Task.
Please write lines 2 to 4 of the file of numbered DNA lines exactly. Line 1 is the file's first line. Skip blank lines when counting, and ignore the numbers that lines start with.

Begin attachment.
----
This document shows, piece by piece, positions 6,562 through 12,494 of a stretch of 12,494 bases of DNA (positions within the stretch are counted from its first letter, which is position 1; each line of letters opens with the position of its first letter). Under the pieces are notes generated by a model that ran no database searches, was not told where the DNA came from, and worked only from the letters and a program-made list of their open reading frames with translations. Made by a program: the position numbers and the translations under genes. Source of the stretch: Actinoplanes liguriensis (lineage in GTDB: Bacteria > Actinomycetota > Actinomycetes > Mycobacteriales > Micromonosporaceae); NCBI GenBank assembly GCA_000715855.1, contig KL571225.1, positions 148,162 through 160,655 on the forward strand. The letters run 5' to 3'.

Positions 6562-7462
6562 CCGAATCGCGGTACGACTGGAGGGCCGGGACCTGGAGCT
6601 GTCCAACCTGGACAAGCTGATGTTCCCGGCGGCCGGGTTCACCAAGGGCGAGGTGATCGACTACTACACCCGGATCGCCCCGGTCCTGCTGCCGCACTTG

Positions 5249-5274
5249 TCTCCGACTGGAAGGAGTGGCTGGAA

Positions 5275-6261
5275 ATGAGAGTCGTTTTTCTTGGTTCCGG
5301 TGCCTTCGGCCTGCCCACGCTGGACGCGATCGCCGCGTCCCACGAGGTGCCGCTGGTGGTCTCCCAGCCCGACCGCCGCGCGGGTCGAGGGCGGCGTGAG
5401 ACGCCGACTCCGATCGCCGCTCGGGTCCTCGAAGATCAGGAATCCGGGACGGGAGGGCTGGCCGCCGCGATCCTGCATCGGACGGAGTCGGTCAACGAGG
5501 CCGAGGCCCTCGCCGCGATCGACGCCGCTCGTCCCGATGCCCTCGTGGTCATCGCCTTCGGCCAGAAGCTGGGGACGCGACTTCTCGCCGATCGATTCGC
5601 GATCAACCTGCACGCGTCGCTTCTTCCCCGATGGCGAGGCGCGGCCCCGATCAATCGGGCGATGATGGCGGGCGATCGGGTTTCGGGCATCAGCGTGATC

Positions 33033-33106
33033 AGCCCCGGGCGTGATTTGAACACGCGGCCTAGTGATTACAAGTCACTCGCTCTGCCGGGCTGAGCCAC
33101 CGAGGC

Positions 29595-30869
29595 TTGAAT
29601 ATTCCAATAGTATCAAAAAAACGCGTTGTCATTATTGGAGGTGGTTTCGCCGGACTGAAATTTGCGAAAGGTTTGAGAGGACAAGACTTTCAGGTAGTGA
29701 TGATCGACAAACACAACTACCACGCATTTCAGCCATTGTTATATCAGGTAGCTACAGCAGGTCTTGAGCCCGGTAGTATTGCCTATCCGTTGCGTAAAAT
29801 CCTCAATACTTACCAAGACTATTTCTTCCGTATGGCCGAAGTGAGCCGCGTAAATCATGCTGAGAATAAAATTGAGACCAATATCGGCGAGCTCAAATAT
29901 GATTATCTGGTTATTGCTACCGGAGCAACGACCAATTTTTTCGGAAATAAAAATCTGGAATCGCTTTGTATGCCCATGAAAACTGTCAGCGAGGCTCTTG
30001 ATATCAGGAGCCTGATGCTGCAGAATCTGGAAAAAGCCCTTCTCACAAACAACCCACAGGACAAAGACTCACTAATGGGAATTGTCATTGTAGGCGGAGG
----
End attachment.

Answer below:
Positions 6562-7462
6562 CCGAATCGCGGTACGACTGGAGGGCCGGGACCTGGAGCT
6601 GTCCAACCTGGACAAGCTGATGTTCCCGGCGGCCGGGTTCACCAAGGGCGAGGTGATCGACTACTACACCCGGATCGCCCCGGTCCTGCTGCCGCACTTG